SA factory gate price inflation brakes in March, food price pressures ebb
South Africa’s Producer Price Index slowed year-on-year in March to 10.6% from 12.2% in February, Statistics South Africa said on Wednesday. This holds out hope that consumer inflation may also soon resume its braking trend. And in a welcome development, pressures in the food price production pipeline abated significantly.
The South African Producer Price Index (PPI) has been slowing steadily since July last year when it raced to a 14-year high of 18%. It’s not in single-digit territory yet, but is heading in that direction.
In a hopeful sign, the food component of PPI braked to 11.7% in the year to March, from 13.7% in February. Food inflation in South Africa has remained stubbornly high, with the power crisis playing a central role as it raises production costs while disrupting supply chains.
Food price inflation for consumers accelerated to 14.4% year on year in March, from 14% in February, adding fuel to the flames of a cost-of-living crisis that is burning a hole in household incomes, especially among the swelling ranks of the poor.
Overall, the consumer price index (CPI) picked up pace in March to 7.1% on an annual basis, from 7% in February.
Read more in Daily Maverick: Cost-of-living crisis – SA CPI accelerates to 7.1% in March, food inflation at 14-year high
“There is around a month lag between food prices at the production and retail level, and the moderation in agricultural PPI food price inflation should have some suppressing influence on CPI food price inflation,” Investec chief economist Annabel Bishop said in a note on the PPI data.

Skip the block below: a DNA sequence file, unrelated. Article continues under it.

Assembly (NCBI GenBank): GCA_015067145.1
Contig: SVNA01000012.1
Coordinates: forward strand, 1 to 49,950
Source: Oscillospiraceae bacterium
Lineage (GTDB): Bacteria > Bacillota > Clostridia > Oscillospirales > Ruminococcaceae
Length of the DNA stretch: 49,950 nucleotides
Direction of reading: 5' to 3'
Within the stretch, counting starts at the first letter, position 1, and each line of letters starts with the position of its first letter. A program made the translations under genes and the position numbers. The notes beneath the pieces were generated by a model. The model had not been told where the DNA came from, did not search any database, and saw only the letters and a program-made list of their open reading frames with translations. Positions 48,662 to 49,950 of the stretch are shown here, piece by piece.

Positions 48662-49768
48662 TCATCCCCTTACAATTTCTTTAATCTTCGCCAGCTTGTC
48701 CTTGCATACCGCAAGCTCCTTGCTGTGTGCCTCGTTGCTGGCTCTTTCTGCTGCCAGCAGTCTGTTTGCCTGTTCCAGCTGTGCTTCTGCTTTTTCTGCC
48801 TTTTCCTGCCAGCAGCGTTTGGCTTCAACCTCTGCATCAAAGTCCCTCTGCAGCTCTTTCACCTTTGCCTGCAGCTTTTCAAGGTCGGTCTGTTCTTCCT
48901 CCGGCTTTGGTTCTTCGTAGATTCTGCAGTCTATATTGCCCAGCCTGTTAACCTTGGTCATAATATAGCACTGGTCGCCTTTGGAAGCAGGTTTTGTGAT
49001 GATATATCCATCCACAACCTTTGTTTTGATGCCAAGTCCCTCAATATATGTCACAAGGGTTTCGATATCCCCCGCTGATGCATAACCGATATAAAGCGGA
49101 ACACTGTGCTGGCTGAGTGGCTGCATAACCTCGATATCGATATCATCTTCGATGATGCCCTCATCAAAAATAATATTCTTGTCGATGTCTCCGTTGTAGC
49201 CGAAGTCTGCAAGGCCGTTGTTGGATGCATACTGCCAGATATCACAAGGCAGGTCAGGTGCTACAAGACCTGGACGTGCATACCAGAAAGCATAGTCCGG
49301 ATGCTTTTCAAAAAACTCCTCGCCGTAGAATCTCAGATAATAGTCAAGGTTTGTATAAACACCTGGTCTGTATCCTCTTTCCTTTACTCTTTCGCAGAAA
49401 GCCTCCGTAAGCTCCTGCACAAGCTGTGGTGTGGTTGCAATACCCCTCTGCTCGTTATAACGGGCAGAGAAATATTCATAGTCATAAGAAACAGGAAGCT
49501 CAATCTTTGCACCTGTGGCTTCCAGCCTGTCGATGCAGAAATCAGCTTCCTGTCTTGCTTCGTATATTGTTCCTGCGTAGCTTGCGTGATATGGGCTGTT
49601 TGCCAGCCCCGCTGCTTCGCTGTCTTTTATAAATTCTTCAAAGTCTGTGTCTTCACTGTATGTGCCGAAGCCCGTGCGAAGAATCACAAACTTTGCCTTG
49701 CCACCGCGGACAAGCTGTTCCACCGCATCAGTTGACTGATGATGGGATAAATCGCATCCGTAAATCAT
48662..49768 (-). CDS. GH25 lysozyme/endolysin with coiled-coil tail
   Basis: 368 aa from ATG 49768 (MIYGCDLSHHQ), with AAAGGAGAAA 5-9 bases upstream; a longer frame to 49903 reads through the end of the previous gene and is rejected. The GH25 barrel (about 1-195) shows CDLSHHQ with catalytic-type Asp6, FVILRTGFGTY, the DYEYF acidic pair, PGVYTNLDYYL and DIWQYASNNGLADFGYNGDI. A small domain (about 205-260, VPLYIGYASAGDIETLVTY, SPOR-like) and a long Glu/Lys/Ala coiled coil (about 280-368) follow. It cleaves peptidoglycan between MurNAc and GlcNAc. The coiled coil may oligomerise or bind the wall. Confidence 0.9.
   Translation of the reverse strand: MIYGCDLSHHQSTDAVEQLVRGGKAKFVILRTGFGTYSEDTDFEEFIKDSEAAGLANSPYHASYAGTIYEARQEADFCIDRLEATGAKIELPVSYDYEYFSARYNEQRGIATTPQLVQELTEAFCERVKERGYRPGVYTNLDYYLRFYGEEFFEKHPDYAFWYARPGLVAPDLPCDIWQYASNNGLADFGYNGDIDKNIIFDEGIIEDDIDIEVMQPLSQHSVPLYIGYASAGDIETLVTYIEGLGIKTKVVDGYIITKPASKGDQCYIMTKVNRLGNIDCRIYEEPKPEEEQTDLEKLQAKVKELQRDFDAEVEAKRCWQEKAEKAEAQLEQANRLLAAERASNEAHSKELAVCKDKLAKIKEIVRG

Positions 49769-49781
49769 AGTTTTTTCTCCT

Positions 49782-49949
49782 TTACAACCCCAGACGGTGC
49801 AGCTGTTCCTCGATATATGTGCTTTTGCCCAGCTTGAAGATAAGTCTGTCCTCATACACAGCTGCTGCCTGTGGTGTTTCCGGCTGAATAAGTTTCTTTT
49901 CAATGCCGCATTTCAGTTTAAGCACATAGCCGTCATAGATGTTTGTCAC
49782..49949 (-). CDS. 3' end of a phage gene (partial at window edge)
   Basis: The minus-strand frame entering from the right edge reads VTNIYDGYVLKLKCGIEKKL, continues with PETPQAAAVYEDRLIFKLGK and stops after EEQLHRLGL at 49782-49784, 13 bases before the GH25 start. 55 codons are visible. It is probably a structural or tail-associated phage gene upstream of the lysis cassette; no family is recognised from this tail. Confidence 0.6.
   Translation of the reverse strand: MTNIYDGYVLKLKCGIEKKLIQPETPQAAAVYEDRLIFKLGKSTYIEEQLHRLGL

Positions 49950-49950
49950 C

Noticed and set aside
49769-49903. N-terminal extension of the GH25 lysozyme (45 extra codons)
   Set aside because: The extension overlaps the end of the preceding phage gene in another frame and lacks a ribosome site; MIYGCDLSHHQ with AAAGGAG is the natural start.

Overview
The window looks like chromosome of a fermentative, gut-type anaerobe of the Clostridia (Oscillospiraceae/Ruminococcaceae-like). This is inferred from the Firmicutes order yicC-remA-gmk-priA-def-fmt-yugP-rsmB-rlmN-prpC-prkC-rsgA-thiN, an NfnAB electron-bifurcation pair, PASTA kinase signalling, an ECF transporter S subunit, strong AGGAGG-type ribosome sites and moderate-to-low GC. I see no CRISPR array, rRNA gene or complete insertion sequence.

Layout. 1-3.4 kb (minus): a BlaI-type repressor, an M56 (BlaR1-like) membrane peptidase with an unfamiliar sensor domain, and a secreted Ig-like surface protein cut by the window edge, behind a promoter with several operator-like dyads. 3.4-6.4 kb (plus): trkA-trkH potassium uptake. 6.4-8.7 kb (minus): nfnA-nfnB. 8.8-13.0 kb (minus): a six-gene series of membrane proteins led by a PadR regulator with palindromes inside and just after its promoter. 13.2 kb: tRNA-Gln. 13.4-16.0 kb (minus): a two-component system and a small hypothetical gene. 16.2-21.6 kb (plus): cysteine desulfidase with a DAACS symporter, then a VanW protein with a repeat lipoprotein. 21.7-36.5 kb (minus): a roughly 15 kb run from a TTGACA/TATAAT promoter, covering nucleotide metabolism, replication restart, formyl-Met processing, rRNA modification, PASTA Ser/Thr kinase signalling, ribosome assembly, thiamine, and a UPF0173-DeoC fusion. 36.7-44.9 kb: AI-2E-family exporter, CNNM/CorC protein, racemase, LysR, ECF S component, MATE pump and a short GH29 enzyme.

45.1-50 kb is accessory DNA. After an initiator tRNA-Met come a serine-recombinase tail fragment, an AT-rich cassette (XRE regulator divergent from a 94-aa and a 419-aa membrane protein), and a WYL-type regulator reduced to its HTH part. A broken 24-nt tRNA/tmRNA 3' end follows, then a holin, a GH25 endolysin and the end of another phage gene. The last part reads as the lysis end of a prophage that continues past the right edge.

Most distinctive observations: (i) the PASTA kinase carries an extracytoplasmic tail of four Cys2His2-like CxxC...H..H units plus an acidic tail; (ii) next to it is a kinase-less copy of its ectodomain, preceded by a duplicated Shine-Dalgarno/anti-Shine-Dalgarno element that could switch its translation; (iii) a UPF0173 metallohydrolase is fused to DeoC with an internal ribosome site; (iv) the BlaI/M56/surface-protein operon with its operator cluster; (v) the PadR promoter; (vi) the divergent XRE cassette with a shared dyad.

More broadly, economists noted that the easing of the PPI came in the face of rising diesel prices.
“This shows that price pressures are abating despite a diesel price increase in March. This bodes well for disinflation. The key takeaway is that CPI, while sticky, should also start abating,” Jee-A van der Linde, an economist with Oxford Economics Africa, told Business Maverick.
While ebbing, price pressures remain in place and the South African Reserve Bank sees the additional costs of doing business as a result of the electricity crisis adding 0.5 percentage points to the domestic inflation rate this year.
Read more in Daily Maverick: Rolling blackouts expected to add 0.5 percentage points to SA inflation in 2023 – Sarb
“… while price pressures eased at the agricultural level, in the complex food production chain, costs get added along the way as processing occurs, and retailers have been under pressure from investing in electricity self-generation, if possible,” Investec’s Bishop said. DM/BM